Please exit single-file, in an orderly fashion.  Thank you.

Tuesday, August 16, 2011


I have another earworm for you.  I've had the song in my iTunes for some time now, and I've actually played with this band at Shamrockfest in Washington, D.C.  But lately for some reason, I can't get it out of my head.  My girlfriend says this might beat out "Code Monkey" by Jonathan Coulter.  Great, now they're both fighting for attention in my tilt-a-whirl of a brain.  Anyway, here's the "Worst Pirate Song" by Ceann.  You can thank me later...

Got a new tattoo (Courtesy of Jess again.  I'm starting to wonder if she just likes to see people jab me for an hour...) this weekend at the Art Riot Expo in Boxborough, Mass. from Mariah of Providence Tattoo.  It was kind of a spur of the moment thing, but I'm really pleased with it.  Pictures are up on Facebook.

I also took my daughter up to New Hampshire and Shogun Tattoo, to get her very first ink from my friend Jamey Proctor.  She was nervous as hell beforehand, but she took it like a trooper.  It helped that what she wanted wasn't all that complicated.  And she's already got another one in mind.  It begins...

I managed to get through my rent emergency crisis this weekend with the help of my family.  And on a positive note, I had an interview yesterday, and requests from two other companies to interview today.  Hopefully soon, I can breathe at least a moderate sigh of relief.  It's been a trying year thus far, to put it mildly, but I really feel like things are starting to turn around on all fronts.  It's a cautious optimism, but it's optimism, nonetheless.  Trying not to get my hopes up, of course.

Get Rhythm...

Tuesday, August 09, 2011

Q: How Is My Piggy Bank Like a Seashell?

A: If you hold it up to your ear, you can hear the ocean...

I feel like a broken record sometimes, when I talk about my problems with money.  Right now, I am once again in a situation where my back is against the wall.  I have no money whatsoever, and my rent's overdue.  My car payment's overdue.  My cable and phone bills are overdue.  My car need s new brakes and whatever the hell else is necessary to get it to pass inspection.  And I have no money.  Since about February, I've been seriously looking for ways to supplement my income in order to afford the rent that doubled as of May 1st.  I signed a new lease for one year last December, and I intend to honor it.  Am I being foolish?  Probably, but I really have no other place to go.  I don't have the money for a first and last for a new place, and even if I did, then I'd have the money to pay my rent for this month, so what would be the point of moving?

At first, I tried looking for a new roommate.  But the only serious inquiry I got from my online postings came from someone who would be moving here from the other side of the country, and  really didn't want to meet my new roommate on the first day they lived here.  I had also come to decide that I really didn't want a new roommate anyway.  I didn't want to have to share my place with someone I didn't know, and I wanted to try and live on my own.  It's been a struggle, to say the least.  No doubt it was a factor in the ramping up of my drinking problem.  As my worry over paying my bills got worse, the desire to escape and numb myself got greater.  And so I ended up spending money I didn't have to self-medicate.  Genius!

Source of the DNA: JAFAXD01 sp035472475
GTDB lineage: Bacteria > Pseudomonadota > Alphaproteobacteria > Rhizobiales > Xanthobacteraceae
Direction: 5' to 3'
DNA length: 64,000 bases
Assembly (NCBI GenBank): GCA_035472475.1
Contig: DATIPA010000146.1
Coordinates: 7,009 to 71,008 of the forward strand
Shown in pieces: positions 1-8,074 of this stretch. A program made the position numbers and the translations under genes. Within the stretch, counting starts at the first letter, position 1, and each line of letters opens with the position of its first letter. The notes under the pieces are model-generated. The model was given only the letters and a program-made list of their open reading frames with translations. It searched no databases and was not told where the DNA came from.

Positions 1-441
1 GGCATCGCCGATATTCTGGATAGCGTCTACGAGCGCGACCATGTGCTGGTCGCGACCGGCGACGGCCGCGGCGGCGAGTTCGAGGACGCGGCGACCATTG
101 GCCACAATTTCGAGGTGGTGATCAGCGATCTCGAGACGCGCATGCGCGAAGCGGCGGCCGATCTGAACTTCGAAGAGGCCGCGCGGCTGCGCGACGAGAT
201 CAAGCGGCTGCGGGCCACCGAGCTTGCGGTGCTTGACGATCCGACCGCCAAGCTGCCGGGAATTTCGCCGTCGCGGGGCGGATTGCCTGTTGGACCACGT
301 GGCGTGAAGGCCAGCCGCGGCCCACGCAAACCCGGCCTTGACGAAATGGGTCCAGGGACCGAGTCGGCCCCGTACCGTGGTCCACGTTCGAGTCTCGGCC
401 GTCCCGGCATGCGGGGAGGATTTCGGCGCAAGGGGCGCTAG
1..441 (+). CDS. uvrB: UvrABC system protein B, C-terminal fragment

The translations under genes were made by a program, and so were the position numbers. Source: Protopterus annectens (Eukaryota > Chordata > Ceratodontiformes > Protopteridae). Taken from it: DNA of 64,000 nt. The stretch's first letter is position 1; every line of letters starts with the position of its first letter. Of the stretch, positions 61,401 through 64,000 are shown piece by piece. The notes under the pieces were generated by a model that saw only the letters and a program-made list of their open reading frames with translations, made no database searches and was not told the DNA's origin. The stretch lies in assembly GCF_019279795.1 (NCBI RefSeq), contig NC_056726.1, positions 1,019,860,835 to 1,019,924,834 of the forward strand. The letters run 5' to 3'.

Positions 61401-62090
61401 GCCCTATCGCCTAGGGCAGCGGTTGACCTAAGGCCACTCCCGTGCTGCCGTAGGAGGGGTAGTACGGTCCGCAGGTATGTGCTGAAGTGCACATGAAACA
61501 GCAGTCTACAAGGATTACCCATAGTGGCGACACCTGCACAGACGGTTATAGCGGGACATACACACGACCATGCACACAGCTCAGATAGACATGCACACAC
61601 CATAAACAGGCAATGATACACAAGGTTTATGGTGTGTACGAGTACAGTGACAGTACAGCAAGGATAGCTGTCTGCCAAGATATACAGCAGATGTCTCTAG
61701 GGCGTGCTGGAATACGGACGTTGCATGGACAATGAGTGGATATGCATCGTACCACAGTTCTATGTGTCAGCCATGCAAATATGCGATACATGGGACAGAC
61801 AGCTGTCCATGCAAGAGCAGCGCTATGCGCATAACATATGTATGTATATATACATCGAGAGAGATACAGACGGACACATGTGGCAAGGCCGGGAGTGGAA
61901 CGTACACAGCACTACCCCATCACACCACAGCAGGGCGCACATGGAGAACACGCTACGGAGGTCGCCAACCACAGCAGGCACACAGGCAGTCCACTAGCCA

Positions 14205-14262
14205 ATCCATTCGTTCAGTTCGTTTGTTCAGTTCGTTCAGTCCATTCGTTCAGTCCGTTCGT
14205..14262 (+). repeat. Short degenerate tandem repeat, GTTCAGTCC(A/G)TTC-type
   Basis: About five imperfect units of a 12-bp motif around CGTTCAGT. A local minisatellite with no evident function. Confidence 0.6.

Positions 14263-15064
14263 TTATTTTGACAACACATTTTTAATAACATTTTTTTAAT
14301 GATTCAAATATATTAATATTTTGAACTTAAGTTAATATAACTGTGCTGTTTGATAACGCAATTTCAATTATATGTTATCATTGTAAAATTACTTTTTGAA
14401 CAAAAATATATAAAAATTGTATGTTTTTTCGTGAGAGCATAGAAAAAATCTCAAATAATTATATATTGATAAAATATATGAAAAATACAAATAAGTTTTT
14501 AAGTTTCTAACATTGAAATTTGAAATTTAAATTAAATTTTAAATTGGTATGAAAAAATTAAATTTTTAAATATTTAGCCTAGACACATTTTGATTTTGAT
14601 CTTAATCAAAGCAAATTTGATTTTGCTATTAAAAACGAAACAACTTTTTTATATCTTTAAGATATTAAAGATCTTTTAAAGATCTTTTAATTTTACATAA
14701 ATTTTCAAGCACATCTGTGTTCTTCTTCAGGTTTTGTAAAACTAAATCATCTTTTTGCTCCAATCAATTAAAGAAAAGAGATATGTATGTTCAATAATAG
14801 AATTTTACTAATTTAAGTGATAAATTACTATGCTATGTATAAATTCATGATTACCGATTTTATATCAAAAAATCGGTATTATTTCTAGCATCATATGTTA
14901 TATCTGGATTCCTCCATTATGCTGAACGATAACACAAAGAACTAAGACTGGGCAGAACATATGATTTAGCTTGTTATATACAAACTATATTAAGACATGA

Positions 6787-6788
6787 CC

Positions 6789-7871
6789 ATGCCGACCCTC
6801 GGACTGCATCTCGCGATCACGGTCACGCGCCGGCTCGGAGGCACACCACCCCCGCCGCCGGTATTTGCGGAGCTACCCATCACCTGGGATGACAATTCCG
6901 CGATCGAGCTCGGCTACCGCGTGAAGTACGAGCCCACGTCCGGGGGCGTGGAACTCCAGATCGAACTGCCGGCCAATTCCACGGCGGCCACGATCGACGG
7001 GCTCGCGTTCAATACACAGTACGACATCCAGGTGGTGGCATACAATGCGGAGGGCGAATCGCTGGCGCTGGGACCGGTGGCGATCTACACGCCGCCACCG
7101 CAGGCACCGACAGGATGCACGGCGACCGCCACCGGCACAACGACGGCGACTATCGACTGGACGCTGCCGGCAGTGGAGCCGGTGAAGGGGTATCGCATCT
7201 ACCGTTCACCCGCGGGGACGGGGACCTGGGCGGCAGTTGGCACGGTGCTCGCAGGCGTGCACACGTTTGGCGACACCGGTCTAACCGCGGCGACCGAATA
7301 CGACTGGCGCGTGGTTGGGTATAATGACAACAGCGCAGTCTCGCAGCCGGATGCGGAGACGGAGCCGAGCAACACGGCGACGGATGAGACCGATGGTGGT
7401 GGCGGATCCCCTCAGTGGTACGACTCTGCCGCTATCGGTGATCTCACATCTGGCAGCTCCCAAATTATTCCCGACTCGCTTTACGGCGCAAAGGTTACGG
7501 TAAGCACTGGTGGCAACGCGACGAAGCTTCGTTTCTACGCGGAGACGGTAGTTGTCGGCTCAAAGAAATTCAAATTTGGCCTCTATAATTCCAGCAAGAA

In June, I sold most of my old vinyl records.  I hated to part with them, but I needed the money more than I needed to have them sitting in my house, particularly since I haven't had a turntable in years.  The ones I sold were pretty good, and I was a rock star at Newbury Comics in Norwood for a few weeks.  I've also got a sizable comic book collection that, thus far, I haven't found a buyer for.  Again, there will be some books I'll hate to part with, but they don't help if they just sit.  I'll keep some of the graphic novel and trade paperbacks, because I still enjoy reading them.  But the comics have to go.

I also used to collect hockey and baseball cards.  I have no idea if anything I have is of any value, but those can be sacrificed for the cause as well.  I'm not particularly sentimental about any of those, to be honest, so fare thee well, Lefty McWatsisname of the East Podunk Thumbscrews.  I hope the space you took up in my house is at least worth some cash.  Same goes for you, Bruiser LeKneepad of the Inuit City Mukluks (Okay, that was redundant and gratuitous.  But it made me laugh, so get your own damn blog if you don't like it).

Of course, one obvious solution would be to get a new job that pays better, or at the very least a part time job.  Trust me, I'm trying that too.  You know what I found out, though?  Even for part time jobs, they want you to apply online.  Really?!?  For  ringing a register?  I suppose they feel cheated out of the opportunity to ignore applicants the way full-time employers do.  Yet I keep searching, but the problems I have getting part time work are my full time job schedule, which can change week to week, and the necessity of going to meetings for my recovery, as well as the fact that one of my therapists can only see me during nighttime appointments.  So getting a new full time job (or attempting to squeeze more money out of my current employer, which is less likely) becomes my primary solution.  I didn't get the job I interviewed for a few weeks back, but I got three calls last week from prospective employers, two of which were unsolicited.

So things are still precarious, financially speaking, but possibly looking up.  I haven't yet seriously considered installing a virtual tip jar here, but the thought has crossed my mind.  It's starting to get tiresome, this situation, but I've now got some hope.  The odds should be in my favor, right?  I mean, the universe can throw you only so many curve balls before you start adjusting your swing.

Batter up.

Friday, August 05, 2011

Somewhere, Beyond the Sea...Or At Least Close to It